FIG. 6 depicts the upright position number 1 of a particle repositioning maneuver (PRM). Included is a diagram of the head as well as the posterior semicircular canal and the relative position of the loose otoconia in the canal.

FIG. 7 depicts the supine position number 2 of a right sided PRM. Included is a diagram of the head and the posterior semicircular canal and the relative position of the loose otoconia in the canal.

FIG. 8 depicts the supine position number 3 for a right sided PRM. Included is a diagram of the head and the posterior semicircular canal and the relative position of the loose otoconia in the canal.

FIG. 9 depicts the supine position number 4 of a PRM for the right side. Included is a diagram of the head and the posterior semicircular canal and the relative position of the loose otoconia in the canal.

FIG. 10 depicts the end upright position number 5 of a PRM for the right side. Included is a diagram of the head and the posterior semicircular canal and the relative position of the loose otoconia in the canal.

FIG. 11 depicts the position of a particle in an embodiment of the present invention and a diagram of the position of the otoconia in the posterior semicircular canal during position 1 of a PRM for a right sided maneuver.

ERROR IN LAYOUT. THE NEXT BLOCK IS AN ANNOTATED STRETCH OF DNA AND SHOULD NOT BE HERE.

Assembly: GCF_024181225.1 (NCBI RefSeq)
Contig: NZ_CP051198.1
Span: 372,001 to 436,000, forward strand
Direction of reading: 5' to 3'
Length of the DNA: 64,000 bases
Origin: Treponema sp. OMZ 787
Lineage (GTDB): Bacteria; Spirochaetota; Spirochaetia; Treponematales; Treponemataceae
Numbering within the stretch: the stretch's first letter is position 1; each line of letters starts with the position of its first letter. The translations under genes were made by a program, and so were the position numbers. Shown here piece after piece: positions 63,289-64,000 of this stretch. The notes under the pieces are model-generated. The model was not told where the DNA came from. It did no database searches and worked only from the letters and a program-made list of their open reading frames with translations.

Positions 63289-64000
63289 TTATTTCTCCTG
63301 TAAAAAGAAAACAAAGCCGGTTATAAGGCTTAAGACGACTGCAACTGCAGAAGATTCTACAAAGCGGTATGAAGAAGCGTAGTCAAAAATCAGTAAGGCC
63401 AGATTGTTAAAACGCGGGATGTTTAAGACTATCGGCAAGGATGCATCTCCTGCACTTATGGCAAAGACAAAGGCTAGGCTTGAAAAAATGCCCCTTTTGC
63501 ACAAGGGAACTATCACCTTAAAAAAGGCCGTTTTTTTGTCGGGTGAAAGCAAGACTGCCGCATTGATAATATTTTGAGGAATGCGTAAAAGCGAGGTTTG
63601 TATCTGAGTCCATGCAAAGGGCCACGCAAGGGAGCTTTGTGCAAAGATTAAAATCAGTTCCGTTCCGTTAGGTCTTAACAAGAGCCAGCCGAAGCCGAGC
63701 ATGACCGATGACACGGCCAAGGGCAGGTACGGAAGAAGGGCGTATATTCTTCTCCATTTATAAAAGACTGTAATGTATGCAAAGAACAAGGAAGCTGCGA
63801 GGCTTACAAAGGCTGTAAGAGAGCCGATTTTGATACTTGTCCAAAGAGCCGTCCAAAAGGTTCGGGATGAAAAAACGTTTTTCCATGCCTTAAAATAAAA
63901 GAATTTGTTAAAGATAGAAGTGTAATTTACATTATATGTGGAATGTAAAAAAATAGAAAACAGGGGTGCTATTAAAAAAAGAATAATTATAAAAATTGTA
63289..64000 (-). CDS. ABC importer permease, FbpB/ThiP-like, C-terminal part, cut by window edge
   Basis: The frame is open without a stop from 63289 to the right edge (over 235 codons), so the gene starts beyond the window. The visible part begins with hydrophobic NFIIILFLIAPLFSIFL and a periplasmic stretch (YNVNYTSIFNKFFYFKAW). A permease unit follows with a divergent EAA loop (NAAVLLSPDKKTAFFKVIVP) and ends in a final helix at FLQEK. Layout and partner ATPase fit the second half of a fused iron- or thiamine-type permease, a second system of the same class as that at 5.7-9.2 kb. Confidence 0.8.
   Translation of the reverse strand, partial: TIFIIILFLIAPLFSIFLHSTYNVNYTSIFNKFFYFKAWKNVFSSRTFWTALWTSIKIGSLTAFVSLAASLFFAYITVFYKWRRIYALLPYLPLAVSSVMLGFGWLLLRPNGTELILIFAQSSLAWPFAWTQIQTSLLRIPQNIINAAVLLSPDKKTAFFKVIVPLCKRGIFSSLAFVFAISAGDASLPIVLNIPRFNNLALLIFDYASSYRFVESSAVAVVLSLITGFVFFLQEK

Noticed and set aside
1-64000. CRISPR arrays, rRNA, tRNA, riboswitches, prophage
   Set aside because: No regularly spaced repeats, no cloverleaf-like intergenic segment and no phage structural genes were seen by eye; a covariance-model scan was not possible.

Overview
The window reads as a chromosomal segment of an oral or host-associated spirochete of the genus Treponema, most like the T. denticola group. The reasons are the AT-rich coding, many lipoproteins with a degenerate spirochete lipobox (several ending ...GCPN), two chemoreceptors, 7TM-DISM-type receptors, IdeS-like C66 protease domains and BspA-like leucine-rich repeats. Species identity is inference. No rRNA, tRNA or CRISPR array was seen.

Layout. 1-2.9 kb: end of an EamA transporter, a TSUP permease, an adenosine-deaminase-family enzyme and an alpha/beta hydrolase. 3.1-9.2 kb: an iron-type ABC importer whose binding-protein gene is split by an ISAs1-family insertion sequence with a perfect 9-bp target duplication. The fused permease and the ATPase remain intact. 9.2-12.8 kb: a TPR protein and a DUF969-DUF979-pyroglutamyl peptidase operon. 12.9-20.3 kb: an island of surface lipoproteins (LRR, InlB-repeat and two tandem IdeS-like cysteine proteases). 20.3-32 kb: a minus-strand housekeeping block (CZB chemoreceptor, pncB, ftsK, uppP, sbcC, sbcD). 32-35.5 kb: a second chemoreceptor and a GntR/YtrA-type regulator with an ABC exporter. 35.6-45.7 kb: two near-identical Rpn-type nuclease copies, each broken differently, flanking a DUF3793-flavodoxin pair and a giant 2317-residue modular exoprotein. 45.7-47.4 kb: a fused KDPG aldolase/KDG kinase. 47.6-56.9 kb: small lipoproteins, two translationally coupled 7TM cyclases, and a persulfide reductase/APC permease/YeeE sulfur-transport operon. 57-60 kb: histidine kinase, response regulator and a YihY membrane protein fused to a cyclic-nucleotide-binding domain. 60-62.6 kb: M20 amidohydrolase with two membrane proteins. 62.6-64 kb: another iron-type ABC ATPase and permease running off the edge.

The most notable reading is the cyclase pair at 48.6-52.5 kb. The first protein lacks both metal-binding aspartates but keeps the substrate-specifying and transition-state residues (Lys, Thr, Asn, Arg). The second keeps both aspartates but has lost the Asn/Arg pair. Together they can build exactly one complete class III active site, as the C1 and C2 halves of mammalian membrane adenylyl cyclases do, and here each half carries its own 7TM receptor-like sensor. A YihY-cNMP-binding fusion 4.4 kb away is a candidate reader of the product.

FIG. 12 depicts the position of a particle in an embodiment of the present invention and a diagram of the position of the otoconia in the posterior semicircular canal during position 2 of a PRM for a right sided maneuver.

FIG. 13 depicts the position of a particle in an embodiment of the present invention and a diagram of the position of the otoconia in the posterior semicircular canal during position 3 of a PRM for a right sided maneuver.

FIG. 14 depicts the position of a particle in an embodiment of the present invention and a diagram of the position of the otoconia in the posterior semicircular canal during position 4 of a PRM for a right sided maneuver.

FIG. 15 depicts the position of a particle in an embodiment of the present invention and a diagram of the position of the otoconia in the posterior semicircular canal during position 5 of a PRM for a right sided maneuver.

FIG. 16 depicts a diagnostic position for BPPV on the right side.

FIG. 17 depicts a diagnostic position for BPPV on the left side.

FIG. 18 is a front elevation of an embodiment of the present invention using a bubble of air instead of a particle.

FIG. 19 is a side elevation of an embodiment of the present invention using a bubble of air.

FIG. 20 is a plan view of an embodiment of the present invention using a bubble of air.

FIG. 21 is a perspective view of an embodiment of the present invention using a bubble of air.

DETAILED DESCRIPTION OF THE INVENTION

In one embodiment, the present invention is a device which can attach to any common hat worn by a patient. The device then provides visual feed back to both the patient and any observer/assistant about head position and the status of the particles within the patient's posterior semicircular canal.